Australia’s Qantas today confirmed an order for 12 Airbus A350-1000s to enable non-stop flights to Australia from any other city including New York and London from late 2025. The direct flights will cut up to four hours off total travel time compared with one-stop options today. Of course, Qantas has already been flying non to stop to Australia from London with its Perth route which started in 2017. The first Project Sunrise flights will be from New York and London, but the aircraft will also be able to operate non-stop flights to Australia from destinations such as Paris and Frankfurt.
Codenamed Project Sunrise, Qantas has also shared preliminary concepts for its A350 cabin. While maybe not having the wow factor of Emirates, I previously really enjoyed my first class flight with Qantas pre-Covid. Now Qantas will launch luxurious First Class suites with a separate bed, recliner lounge chair and personal wardrobe; a next-generation Business suite; a new Premium Economy seat pitched at 40 inches, a new Economy seat pitched at 33 inches; and a dedicated Wellbeing Zone designed for movement, stretching and hydration. It has a total seat count of 238, the lowest compared with any other A350-1000 currently in service.
The cabin interior and service design were influenced by medical and scientific research carried out on three Project Sunrise research flights from New York and London to Sydney in 2019.
New First class and wellbeing area
The next first class is definitely on par with the best in class such as Singapore and Etihad with a separate seat and bed. There will be just 6 suites onboard arranged in two rows of 3. Unfortunately, if you are flying with someone else, there is no way to configure a joint cabin as there are no moveable dividers. I think it’s a bit of a shame.
There’s ample storage space such as a pull out drawer under the footstool and somewhere to hang clothes in a full-length wardrobe. There’s no need for overhead bins with the storage capacity in the suite. A carry on rollercase can fit underneath the footstool and there is also a deep storage bin for other bags. When you want to freshen up there’s a vanity cabinet with a mirror.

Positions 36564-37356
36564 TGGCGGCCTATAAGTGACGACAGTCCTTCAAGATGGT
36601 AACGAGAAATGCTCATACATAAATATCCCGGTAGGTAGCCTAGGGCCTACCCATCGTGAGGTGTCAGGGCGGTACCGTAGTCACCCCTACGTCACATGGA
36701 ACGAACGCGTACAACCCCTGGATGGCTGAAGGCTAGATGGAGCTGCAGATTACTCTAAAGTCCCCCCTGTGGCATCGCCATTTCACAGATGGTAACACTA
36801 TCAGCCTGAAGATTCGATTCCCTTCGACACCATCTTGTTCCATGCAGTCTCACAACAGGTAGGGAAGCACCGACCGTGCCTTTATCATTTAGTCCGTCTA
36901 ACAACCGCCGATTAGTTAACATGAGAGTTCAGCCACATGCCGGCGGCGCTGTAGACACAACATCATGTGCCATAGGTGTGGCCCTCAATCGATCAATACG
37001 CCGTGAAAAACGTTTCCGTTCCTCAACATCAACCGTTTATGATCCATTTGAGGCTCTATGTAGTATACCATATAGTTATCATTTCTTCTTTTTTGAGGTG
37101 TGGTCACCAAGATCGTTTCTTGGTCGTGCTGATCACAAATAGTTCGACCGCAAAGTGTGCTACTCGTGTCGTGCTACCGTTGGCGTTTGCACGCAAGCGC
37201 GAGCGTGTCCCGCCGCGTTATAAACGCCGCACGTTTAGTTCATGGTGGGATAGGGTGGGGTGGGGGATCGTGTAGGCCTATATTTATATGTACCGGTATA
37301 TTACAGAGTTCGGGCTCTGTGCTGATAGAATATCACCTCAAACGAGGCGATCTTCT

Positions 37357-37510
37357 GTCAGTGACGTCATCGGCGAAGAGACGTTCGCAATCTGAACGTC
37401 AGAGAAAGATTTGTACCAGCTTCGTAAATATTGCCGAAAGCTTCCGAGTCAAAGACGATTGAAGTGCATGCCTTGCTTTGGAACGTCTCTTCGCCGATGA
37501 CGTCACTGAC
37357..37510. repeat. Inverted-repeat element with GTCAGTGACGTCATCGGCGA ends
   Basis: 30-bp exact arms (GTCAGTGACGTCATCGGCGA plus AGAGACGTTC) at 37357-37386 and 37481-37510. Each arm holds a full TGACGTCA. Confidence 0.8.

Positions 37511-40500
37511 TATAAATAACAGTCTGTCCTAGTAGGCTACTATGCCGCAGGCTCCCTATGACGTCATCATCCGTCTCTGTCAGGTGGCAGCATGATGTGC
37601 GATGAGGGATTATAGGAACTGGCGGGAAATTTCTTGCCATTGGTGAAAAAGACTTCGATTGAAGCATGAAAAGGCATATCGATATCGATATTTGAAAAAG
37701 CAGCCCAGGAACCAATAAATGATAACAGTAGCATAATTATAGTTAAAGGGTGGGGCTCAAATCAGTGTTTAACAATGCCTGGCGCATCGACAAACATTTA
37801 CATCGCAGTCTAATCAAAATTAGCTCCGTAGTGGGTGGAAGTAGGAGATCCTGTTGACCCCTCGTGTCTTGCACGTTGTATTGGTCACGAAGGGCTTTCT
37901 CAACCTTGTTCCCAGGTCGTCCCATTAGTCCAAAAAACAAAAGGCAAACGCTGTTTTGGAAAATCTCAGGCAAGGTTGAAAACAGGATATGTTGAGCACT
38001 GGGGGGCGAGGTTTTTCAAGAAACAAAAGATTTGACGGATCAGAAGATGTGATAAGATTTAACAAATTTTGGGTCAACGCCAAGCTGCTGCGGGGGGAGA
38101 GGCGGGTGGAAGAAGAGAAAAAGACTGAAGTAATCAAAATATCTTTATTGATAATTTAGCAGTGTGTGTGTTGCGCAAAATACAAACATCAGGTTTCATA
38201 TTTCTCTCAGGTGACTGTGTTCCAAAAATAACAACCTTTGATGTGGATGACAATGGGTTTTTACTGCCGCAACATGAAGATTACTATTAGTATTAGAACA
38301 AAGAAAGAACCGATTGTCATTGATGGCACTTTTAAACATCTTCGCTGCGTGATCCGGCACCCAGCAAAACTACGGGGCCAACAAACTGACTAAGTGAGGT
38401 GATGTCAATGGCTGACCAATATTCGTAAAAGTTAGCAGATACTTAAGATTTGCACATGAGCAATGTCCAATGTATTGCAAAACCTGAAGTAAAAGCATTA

A 32″ TV screen can be seen from both the chair and bed without having to swivel it. The cabin is controlled by a tablet next to the seat. Apparently, there will be tailored controls for humidity, temperature and lighting which sounds fantastic. I’m always either too hot or too cold on flights so being able to control the temperature is great.
You can see a video of the concept here.
We can also take a sneak peek at the wellness areas designed for passengers to stretch and move around.
There will be areas with enough room to stretch along with screens with suggested exercises. You’ll also be able to grab drinks and snacks in these areas – you’ll definitely need to keep hydrated on a flight of this length!
What do you think of flying non-stop to Syndey? Would you want to do this to save time or is the thought of a flight this long offputting? Let us know in the comments below.
I think I prefer the two long stretches over this 20 hour journey in solitary confinement.
That’s my thought too.
Would be a challenge, but an amazing experience.
Shame they couldn’t make the seat convert to a 2nd half of a bed for couples, even if it meant not actually using one of their cabins to sleep in… Looks spacious enough to convert into a double, like QR. Good point you made Michele.
I too think this would be challenging, but a fantastic experience. I could not, however, imagine doing a flight of this length in economy. If I was flying economy, I would definitely want the break in the flight (having done LHR-DXB-SYD/BNE in the past – the break helps).
When my wife and I returned to Australia after a long gap, MH had a superb deal on offer after they introduced their 2 x weekly flights non-stop to Penang and Langkawi (now long gone). So long as one spent between 24 hours and 28 days in either Penang or Langkawi, and used the 4 x weekly flight back (MH008), the Business Class fare to Australia was a bargain. We discovered that by doing the overnight flight, followed by a night in clean sheets before a second overnight flight it somehow overcame the time zone problem. For every subsequent trip to Australasia we’ve broken the outbound journey in HKG, KUL or SIN. Coming back isn’t that bad, it’s just a very long night, but I certainly would prefer a break and leg-stretch than a non-stop flight to SYD. This is reinforced by a conversation that we had with an Australian family on a ‘bus from T4 (where we’d spent the night) to T5 at LHR. They’d taken the non-stop from PER, 3 hours shorter than Sydney, but their view was ‘never again’.
There is no way I would even consider this in economy. My husband flew Perth to London in economy and at 69 years old found he felt dreadful when he arrived in London. I had gone via Doha from Perth and felt fine when I landed (and I have Chronic Fatigue Syndrome). I flew in Business. Since then we always fly business on long haul. I can’t imagine how awful it would be in economy, regardless of being able to walk around.
My husband and i have been married 25 years, we have three sons 24, 22 and 17. He is Australian we live in NY and London,. We both have UA Prem 1 and QF Plat 1. He’s a good bloke but how many wives want a couples arrangement for 20 hours at a time ? Not this one. That’s my time. Qantas cellars are very good usually and unlike BA you have featured on your site the flight attendants are expert at maintaining the cabin atmosphere which is really important to me.
Suits me just fine thanks Qantas go with the single units !
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